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Author Topic: Using the line in court  (Read 12103 times)

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mom2four

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Using the line in court
« on: February 21, 2008, 02:33:18 AM »
On the way to court the other day my colleague and I (we are judges) were discussing our teenage children who think everything is up for discussion. When it was time for the 17 year old defendant to give evidence my colleague who was chairing the court that day asked him to go sit in the witness chair. And his answer - "why would I want to do that".

He kept trying to argue with us during the whole trial. Not getting angry like some defendants I've seen but behaving like my 13 year old son when I try to get him to clean up his room. I just haven't seen this type of behaviour in court before but I guess todays teenagers (at least in Denmark where I live) have been brought up to think that adults need to give them a reason every time they are asked to do something.

CakeBeret

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Re: Using the line in court
« Reply #1 on: February 21, 2008, 02:37:26 AM »
wowowowowowow.

My mind boggles.

That is truly appalling behavior.
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FoxPaws

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Re: Using the line in court
« Reply #2 on: February 21, 2008, 03:58:02 AM »
 :o Do they not charge people with "contempt of court" in Denmark? This sounds like a perfect time to start.
(In the U.S. you can get fines and jail time for inappropriate behavior in court.)
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Alida

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Re: Using the line in court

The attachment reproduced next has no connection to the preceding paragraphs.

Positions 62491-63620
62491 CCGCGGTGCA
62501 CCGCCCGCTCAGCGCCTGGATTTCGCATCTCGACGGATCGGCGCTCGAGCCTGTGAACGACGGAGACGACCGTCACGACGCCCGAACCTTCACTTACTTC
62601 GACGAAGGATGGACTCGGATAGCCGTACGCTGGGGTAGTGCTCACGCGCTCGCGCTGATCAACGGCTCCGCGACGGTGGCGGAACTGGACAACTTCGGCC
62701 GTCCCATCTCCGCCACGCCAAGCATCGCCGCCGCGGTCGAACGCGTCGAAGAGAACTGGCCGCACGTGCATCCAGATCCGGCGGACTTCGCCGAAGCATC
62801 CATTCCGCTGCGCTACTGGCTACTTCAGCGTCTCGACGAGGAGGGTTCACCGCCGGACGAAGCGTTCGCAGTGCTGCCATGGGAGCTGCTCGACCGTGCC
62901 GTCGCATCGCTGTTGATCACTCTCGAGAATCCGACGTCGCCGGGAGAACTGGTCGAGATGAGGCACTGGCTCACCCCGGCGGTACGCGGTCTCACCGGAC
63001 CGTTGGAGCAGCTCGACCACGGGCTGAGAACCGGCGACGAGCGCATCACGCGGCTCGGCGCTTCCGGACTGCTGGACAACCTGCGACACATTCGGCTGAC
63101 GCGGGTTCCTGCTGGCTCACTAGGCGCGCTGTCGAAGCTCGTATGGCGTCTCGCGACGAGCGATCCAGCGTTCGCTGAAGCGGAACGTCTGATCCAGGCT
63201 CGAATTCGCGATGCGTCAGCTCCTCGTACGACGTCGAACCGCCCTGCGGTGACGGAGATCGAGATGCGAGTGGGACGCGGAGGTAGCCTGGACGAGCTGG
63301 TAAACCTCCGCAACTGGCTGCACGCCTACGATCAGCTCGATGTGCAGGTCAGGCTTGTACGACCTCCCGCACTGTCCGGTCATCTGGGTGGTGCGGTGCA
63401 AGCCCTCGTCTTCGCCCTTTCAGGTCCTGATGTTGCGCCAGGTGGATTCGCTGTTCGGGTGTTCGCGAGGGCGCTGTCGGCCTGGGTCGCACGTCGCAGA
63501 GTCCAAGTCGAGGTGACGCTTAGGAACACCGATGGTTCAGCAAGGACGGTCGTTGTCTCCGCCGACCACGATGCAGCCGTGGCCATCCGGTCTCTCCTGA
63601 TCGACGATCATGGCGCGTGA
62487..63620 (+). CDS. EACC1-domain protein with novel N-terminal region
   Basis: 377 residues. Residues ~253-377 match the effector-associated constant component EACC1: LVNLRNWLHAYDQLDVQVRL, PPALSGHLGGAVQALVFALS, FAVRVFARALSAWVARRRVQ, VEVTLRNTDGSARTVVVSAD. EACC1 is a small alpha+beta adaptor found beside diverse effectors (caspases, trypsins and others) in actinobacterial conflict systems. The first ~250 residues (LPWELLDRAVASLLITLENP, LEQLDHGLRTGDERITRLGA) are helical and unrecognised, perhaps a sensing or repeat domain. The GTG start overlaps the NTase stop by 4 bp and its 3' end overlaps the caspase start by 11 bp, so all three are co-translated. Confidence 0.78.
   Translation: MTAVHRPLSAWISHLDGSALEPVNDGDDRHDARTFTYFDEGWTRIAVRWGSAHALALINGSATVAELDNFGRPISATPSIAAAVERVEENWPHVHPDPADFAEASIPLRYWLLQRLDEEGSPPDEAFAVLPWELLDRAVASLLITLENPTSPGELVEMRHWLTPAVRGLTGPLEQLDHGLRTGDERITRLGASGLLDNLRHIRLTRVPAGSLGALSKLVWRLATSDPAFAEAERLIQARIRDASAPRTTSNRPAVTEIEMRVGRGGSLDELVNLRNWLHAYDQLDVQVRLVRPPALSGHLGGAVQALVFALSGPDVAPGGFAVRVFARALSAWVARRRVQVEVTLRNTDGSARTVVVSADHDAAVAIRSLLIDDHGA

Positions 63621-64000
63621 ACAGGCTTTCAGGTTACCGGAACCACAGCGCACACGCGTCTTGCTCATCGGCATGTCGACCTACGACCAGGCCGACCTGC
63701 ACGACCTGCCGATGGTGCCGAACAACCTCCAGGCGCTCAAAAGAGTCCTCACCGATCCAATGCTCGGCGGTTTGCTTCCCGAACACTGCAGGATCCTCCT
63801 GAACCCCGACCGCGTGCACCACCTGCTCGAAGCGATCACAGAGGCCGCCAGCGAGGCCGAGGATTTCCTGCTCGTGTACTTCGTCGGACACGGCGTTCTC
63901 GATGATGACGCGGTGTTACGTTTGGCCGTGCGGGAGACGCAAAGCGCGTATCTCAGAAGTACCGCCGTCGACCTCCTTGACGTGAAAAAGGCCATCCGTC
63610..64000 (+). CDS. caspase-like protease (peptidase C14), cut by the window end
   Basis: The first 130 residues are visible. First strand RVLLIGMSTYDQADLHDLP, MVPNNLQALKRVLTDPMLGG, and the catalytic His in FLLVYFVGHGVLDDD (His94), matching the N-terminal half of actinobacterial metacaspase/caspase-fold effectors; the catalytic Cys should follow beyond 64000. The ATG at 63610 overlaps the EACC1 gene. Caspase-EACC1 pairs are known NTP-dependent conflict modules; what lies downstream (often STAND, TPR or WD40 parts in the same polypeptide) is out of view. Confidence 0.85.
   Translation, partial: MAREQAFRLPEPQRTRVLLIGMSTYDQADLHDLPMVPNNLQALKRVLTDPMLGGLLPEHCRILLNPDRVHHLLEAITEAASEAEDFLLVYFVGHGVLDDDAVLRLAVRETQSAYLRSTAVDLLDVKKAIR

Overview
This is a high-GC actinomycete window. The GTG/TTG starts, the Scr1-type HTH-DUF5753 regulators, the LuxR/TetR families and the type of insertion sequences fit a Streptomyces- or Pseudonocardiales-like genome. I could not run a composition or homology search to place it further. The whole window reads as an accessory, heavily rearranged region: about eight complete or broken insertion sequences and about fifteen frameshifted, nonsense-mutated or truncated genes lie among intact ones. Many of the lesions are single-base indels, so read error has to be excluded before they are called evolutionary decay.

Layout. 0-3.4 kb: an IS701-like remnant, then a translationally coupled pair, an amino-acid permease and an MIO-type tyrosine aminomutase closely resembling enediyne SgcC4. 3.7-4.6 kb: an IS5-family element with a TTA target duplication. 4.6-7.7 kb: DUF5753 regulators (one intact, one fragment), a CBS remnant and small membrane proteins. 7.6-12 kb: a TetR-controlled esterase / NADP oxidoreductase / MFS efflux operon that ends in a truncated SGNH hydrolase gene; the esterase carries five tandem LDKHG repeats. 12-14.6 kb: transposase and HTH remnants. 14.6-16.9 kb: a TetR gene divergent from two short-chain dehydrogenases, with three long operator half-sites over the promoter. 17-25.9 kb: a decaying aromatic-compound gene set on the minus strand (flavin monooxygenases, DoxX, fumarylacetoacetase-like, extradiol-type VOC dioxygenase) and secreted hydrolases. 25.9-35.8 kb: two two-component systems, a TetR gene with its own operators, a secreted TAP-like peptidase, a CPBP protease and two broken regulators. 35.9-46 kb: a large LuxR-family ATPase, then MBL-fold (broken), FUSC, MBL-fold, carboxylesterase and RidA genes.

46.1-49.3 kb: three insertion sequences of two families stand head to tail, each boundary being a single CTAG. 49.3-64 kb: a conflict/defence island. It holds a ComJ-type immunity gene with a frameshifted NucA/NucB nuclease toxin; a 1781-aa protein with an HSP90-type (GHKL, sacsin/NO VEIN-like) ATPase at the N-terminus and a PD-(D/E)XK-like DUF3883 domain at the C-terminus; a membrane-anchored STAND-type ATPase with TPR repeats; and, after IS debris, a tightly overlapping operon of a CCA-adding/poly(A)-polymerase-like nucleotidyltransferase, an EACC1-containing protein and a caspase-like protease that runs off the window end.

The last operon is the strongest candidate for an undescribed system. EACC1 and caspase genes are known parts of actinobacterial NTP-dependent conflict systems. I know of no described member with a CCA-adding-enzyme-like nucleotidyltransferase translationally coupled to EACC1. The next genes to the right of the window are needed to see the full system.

« Reply #3 on: February 21, 2008, 06:23:50 AM »
*blink*  Wouldn't that be considered contempt of court?


mom2four

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Re: Using the line in court
« Reply #4 on: February 21, 2008, 06:48:15 AM »
We have recently abolished contempt of court. The logic was that it violated the right to a fair trial if the victim of your crime (contempt) also was the one who judged you. If someone is disruptive they can be removed. THe boy actually seemed quite intelligent. I just think he was used to arguing every time he was met with a demand. Denmark is a very egalitarian society and arguing with teachers is actively encouraged  - sometimes too much in my view - but this beats anything Ive seen yet. Usually knowing what we can do to them will make even the toughest criminal behave with some measure of respect.

sbtier

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Re: Using the line in court
« Reply #5 on: February 22, 2008, 09:55:58 AM »
To me he doesn't seem intelligent.  To antagonize the person who's going to sentence him if he's found guilty is really dumb.

IndianInlaw

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Re: Using the line in court
« Reply #6 on: February 23, 2008, 03:05:47 PM »
Apparently he was quite mistaken about who was in charge.

Twik

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Re: Using the line in court
« Reply #7 on: February 23, 2008, 07:12:50 PM »
We have recently abolished contempt of court. The logic was that it violated the right to a fair trial if the victim of your crime (contempt) also was the one who judged you. If someone is disruptive they can be removed. THe boy actually seemed quite intelligent. I just think he was used to arguing every time he was met with a demand. Denmark is a very egalitarian society and arguing with teachers is actively encouraged  - sometimes too much in my view - but this beats anything Ive seen yet. Usually knowing what we can do to them will make even the toughest criminal behave with some measure of respect.

Well, if he's never seen authoritiy figures actually use their authority to do something unpleasant to him, why would he expect it to start now?

Sounds like the egalitarian pigeons coming home to roost.
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Asha

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Re: Using the line in court
« Reply #8 on: February 28, 2008, 11:07:01 AM »
I wish I could have heard your colleague's response.